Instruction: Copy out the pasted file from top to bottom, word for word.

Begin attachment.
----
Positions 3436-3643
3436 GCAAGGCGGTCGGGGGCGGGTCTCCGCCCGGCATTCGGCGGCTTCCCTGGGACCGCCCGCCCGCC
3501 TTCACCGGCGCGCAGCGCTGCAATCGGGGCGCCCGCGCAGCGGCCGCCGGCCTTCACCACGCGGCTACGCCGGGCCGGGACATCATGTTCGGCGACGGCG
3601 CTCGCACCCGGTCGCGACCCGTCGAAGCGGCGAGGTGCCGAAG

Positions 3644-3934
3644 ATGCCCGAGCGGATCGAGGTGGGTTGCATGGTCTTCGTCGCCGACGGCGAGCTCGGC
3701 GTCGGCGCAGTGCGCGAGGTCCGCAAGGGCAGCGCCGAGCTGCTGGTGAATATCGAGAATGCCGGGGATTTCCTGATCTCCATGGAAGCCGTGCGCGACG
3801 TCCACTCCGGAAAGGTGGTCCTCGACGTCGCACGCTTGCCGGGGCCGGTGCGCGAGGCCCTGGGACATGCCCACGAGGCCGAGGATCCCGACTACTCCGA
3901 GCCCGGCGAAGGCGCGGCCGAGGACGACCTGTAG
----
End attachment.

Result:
Positions 3436-3643
3436 GCAAGGCGGTCGGGGGCGGGTCTCCGCCCGGCATTCGGCGGCTTCCCTGGGACCGCCCGCCCGCC
3501 TTCACCGGCGCGCAGCGCTGCAATCGGGGCGCCCGCGCAGCGGCCGCCGGCCTTCACCACGCGGCTACGCCGGGCCGGGACATCATGTTCGGCGACGGCG
3601 CTCGCACCCGGTCGCGACCCGTCGAAGCGGCGAGGTGCCGAAG

Positions 3644-3934
3644 ATGCCCGAGCGGATCGAGGTGGGTTGCATGGTCTTCGTCGCCGACGGCGAGCTCGGC
3701 GTCGGCGCAGTGCGCGAGGTCCGCAAGGGCAGCGCCGAGCTGCTGGTGAATATCGAGAATGCCGGGGATTTCCTGATCTCCATGGAAGCCGTGCGCGACG
3801 TCCACTCCGGAAAGGTGGTCCTCGACGTCGCACGCTTGCCGGGGCCGGTGCGCGAGGCCCTGGGACATGCCCACGAGGCCGAGGATCCCGACTACTCCGA
3901 GCCCGGCGAAGGCGCGGCCGAGGACGACCTGTAG